Santiago – The African
Overview of the island
991 km² (The largest Island)
Praia (approx. 150,000 inhabitants)
Pico da Antónia, 1,394 m
Welcome to Santiago, the largest island of Cape Verde ! Located in the south-east of the island, with its capital Praia, there is Santiago, which has significantly shaped the history of the archipelago. Nowadays, more than half of the Cape Verdeans live on this island. With its surface area of 991 km², Santiago is probably the most scenically diverse island. It is characterised by fine sandy beaches as well as mountains and dry steppe areas, but also fertile valleys and high plateaus. In one valley in the interior of the island near Assomada, you can marvel at the oldest and largest tree in Cape Verde, a kapok tree, about 500 years old and 40m high.
The mountain ranges
It is dominated by two volcanic mountain ranges: in the north, the arc of the Serra Malagueta (1,064m) stretches from the west to the east coast; while in the centre of the island, the mountain range spreads out around the island’s highest mountain, Pico d’ Antónia (1,394m). Surrounding these two natural monuments are the Achadas (plateaus), table mountains of lava rock. The Achadas in the interior of the island have a rich vegetation: Acacias, euphorbias and figs are very common here, as the soils are comparatively moist. In the north and south, the plateaus are much more barren and interspersed with dry valleys (ribeiras).
In cultural terms, the island is strongly influenced by Africa, as it was the centre of the slave trade with the neighbouring continent for many years. This can be felt in the ubiquitous musical styles such as Funana and Batuco.
Praia, the capital city
With its 130,000 inhabitants, the capital Praia pulsates and grows and is the state and economic epicentre of the country. But the cityscape is also characterised by poor settlements, which are somewhat reminiscent of Brazil’s favelas, and suburbs with multi-storey concrete buildings. Praia is busy, loud, hectic – a typical big city. Businessmen, politicians and diplomats bustle about in the centre, 10,000 commuters visit the city every day during the week.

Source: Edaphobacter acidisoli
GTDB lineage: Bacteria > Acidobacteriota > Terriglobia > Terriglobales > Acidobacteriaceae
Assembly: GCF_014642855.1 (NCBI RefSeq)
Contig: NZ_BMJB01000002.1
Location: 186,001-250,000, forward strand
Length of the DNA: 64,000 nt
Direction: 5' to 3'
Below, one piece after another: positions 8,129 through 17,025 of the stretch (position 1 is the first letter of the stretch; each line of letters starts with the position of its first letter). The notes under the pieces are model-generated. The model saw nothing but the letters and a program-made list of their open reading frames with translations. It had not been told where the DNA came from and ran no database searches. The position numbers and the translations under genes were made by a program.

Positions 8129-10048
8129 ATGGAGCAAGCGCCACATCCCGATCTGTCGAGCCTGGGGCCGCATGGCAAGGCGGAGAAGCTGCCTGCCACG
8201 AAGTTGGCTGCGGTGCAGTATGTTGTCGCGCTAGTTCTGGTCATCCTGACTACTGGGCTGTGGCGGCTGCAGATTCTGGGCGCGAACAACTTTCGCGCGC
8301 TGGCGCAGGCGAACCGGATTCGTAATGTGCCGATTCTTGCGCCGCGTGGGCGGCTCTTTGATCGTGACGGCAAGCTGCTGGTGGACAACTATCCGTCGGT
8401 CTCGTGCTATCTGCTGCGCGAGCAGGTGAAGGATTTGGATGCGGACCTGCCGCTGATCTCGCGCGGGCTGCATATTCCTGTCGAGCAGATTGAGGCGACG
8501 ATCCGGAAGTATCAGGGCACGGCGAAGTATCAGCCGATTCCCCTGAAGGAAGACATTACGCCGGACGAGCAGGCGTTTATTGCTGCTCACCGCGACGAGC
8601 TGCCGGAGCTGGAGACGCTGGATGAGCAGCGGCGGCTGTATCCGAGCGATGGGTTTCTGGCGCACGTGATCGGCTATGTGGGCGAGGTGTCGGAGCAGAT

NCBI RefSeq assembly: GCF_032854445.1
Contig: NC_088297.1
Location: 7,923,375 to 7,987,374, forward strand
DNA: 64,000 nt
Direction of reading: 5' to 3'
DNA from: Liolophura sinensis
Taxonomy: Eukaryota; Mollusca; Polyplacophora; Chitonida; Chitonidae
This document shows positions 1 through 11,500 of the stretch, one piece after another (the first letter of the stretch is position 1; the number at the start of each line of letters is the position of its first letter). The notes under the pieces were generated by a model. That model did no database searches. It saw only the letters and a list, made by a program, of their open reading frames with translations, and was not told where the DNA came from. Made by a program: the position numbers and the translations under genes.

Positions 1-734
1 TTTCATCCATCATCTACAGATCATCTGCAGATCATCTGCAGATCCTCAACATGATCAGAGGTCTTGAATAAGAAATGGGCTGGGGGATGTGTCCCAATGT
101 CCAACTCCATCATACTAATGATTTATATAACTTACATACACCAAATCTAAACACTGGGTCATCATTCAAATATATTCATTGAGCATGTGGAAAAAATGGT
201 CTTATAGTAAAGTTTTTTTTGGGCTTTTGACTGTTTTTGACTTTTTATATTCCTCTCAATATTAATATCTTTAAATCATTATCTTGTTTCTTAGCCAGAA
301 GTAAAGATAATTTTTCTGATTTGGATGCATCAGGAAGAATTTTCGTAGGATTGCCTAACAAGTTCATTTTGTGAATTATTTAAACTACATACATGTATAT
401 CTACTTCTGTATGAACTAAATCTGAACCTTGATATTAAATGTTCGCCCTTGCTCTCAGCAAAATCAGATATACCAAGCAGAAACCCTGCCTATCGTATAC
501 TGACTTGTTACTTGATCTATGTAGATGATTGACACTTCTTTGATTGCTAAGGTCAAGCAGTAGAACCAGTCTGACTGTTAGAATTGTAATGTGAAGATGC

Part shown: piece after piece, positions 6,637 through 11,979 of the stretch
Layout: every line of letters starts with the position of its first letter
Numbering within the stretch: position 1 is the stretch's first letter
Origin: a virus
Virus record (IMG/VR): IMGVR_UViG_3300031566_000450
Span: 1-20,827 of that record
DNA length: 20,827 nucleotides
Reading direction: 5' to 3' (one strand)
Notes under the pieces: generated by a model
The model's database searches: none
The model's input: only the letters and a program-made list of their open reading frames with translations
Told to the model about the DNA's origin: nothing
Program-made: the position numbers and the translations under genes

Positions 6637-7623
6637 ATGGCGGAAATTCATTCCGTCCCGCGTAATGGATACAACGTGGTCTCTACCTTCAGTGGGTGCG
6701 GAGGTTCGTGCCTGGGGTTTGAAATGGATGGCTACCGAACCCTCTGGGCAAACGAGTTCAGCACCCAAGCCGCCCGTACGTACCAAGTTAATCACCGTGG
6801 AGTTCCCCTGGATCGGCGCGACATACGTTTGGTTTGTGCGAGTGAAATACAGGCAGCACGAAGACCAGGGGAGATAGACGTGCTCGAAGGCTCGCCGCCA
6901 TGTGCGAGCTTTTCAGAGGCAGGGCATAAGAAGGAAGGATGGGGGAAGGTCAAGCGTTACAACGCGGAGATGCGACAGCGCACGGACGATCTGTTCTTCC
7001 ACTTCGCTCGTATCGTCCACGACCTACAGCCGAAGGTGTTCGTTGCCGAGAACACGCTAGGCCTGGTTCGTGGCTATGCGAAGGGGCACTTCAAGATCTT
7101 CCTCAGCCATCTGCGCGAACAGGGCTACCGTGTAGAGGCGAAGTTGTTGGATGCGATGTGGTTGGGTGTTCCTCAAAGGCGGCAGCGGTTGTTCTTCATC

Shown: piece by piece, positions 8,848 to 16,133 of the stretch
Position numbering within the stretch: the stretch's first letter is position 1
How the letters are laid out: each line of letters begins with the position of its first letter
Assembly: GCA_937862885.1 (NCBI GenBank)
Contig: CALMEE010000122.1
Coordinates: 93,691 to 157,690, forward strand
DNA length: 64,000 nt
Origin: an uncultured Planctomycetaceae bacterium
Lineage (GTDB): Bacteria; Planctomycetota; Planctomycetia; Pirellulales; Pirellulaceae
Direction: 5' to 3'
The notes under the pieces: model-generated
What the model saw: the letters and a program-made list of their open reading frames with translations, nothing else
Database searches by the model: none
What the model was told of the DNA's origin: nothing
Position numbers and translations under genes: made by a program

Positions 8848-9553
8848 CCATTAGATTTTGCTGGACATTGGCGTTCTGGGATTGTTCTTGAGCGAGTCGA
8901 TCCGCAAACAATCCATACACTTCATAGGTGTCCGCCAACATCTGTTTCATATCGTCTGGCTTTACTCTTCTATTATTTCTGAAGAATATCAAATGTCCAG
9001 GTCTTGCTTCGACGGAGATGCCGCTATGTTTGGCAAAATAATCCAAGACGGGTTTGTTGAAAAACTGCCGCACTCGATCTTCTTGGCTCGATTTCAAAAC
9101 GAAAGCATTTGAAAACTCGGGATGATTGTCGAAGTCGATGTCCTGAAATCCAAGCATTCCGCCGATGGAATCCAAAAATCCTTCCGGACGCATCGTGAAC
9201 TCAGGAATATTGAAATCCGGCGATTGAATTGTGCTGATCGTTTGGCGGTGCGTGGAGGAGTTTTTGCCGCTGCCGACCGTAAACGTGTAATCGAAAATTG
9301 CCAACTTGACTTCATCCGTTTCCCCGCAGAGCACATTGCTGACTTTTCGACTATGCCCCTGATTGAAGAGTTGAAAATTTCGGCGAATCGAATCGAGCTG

Despite the fact that Praia is not very touristy, there is plenty to discover: The old town centre, situated on a plateau, with its magnificent houses from the colonial era, and the Praça Alexandra de Albuquerque, which invites you to linger with its trees, flowers and benches. To the south-east of the square is the neoclassical church “Igreja Nossa Senhora da Graça”. The lively fruit, vegetable and fish market is also located in the centre.
At the foot of the plateau, the large African market Sucupira with its labyrinthine aisles invites you to visit, there you can buy almost anything.
Not many people live on the plateau, so it is quite quiet in the evenings. However, the situation is different in the Achada Santo António district, where numerous restaurants, pubs and bars are open at the end of the day and invite you to go out.
Urban beaches include Praia Prainha or Quebra Canela. Praia da Gamboa, which is not suitable for swimming, hosts the island’s largest music festival once a year.
Cidade Velha / Ribeira Grande
In July 2009, Cidade da Ribeira Grande de Santiago, the former capital of Santiago (formerly called Cidade Velha), was declared a World Heritage Site by UNESCO. This is the place where the history of Cape Verde began in the 15th century, when the Portuguese discovered the islands and founded the first settlement at the mouth of the Ribeira Grande.
The town is overlooked by the mighty Fortaleza Real de São Filipe, a reminder of Portuguese colonial rule. The romantic little houses of the Rua Banana, which have a construction style that is also typical of Portugal, have been faithfully rebuilt as part of a UNESCO project. The fact that Cidade de Santiago was the center of the international slave trade in its heyday is attested to by the pillory (Pelourinho), an obelisk near the city center.
Located in the interior of the island, Rui Vaz, near Pico da Antónia, is well worth a visit. It is a mountain village nestled in a natural park that is under protection. You can spend the night in the nice Quinta da Montanha, that also offers a good cuisine. There are several hikes from here, where you can get a good impression of the Cape Verdean agriculture. It is also possible to climb two secondary peaks of Pico da Antónia: Monte Tchota (1,041m) and Monte Gamboa (1,099m).
It is possible to spend a few pleasant days in Tarrafal in the north of Santiago. A beautifully situated, small and sheltered bay under palm trees with white sand invites you to swim. It’s also worth taking a walk through the small town with its main square, church and historic town hall. It offers some accommodation and a diving centre.
For those who want to discover a special, still undiscovered and original, beautiful place, a detour to “Ribeira da Prata”, about 5 km away from Tarrafal, is recommended: a lonely bathing beach with glittering black lava sand and coconut palms. There is even a small, cosy Cape Verdean bar where you can get fresh fish and cool drinks.